Support groups are a valuable part of the recovery process for people with substance use disorders. Each type of group serves a different purpose, though. For newcomers to the support group format, let’s introduce the basics of individual counseling, group therapy, and family support.
Three forms of support are available for people in recovery. Individual therapy comes from one-on-one sessions. It helps a person understand how their thoughts, feelings, and behaviors have contributed to their substance use. In individual therapy sessions, they can learn how to replace negative behaviors with healthy ones.
Group therapy is another form of ongoing support for people in recovery. In these meetings, they can learn to build healthy relationships with peers and learn from the experiences of others working on their own recovery.
Family support is a third form and can come from sessions as a family unit as well as couples’ counseling.
The purpose of individual counseling is to better understand your relationship with substance use. That involves talking to a therapist, openly and honestly. You play an active role in the work to figure out what needs to happen to live a sober life.
Uncovering what’s led to your substance use and has kept it going takes time in this kind of counseling. Over time, you may get more comfortable opening up about yourself. Your therapist gets better acquainted with you this way. As you feel safe to share in more authentic ways, these sessions can become increasingly valuable.
Another big benefit of individual counseling can be to address mental health issues that are specific to you. The list may include depression, anxiety, or trauma. These issues may be connected to distress in family relationships, a loss of a loved one, codependent behaviors, or other factors.
Individual counseling provides an opportunity to receive support in responding to any substance use or mental health concerns. Beyond support, these sessions provide an introduction to healthy strategies and techniques to use instead of self-destructive behaviors. These strategies can come from a variety of approaches used by a therapist.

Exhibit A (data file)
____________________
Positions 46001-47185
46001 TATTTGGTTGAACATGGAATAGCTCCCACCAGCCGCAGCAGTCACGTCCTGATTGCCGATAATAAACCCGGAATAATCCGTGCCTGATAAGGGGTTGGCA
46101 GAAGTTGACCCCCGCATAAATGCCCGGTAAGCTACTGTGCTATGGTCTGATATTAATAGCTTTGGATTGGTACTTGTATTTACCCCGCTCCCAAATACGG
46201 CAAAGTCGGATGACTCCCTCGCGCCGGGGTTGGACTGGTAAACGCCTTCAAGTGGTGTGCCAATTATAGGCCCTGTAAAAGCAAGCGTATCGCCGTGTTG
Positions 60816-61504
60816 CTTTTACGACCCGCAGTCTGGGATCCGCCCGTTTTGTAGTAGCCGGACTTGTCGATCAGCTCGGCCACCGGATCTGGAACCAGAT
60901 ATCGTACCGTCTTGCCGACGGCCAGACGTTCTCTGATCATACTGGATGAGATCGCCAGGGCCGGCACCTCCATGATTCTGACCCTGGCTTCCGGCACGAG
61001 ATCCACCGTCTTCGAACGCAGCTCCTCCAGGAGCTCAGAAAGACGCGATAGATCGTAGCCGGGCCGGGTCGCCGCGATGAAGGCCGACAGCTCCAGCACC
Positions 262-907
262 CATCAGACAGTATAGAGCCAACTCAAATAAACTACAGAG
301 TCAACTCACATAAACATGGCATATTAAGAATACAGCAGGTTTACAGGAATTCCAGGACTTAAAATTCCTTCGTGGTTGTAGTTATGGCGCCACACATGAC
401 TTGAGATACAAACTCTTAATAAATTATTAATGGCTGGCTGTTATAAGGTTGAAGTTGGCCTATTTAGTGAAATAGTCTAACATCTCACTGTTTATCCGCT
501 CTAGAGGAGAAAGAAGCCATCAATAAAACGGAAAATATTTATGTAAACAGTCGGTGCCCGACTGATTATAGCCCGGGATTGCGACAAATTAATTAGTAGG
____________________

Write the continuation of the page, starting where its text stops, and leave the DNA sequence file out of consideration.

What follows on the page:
Cognitive behavioral therapy (CBT) is an example of a technique used in individual counseling. The goal of CBT is to teach people how their perceptions are affecting their behaviors. This may be somebody who obsesses over ideas or feelings. Their patterns of thinking tend to have a negative impact on them. CBT helps retrain a person to think in healthy ways and examine what they assume about themselves and others.
Another form of support to address unhealthy thoughts and behaviors comes with motivational interviewing. This technique is used to find the motivation to change within the person, not coming from the outside. Therapists work to help patients overcome a fear of change or an indecisive attitude about treatment in general.
Trauma therapy is another form of support within individual counseling. Trauma survivors may feel unsafe and unable to develop relationships because of a loss of trust. The trauma could be recent or unresolved trauma from years ago. In trauma therapy sessions, techniques like Eye Movement Desensitization and Reprocessing (EMDR) can be used to help people heal from emotional distress.
A person in recovery from substance use and mental health disorders may not be equipped to live independently or function productively without learning life skills. This form of support within individual counseling is highly valuable. It can help someone learn to take on personal responsibilities as well as develop healthy social connections. Life skills can also be strategies to respond to stressful situations in positive ways.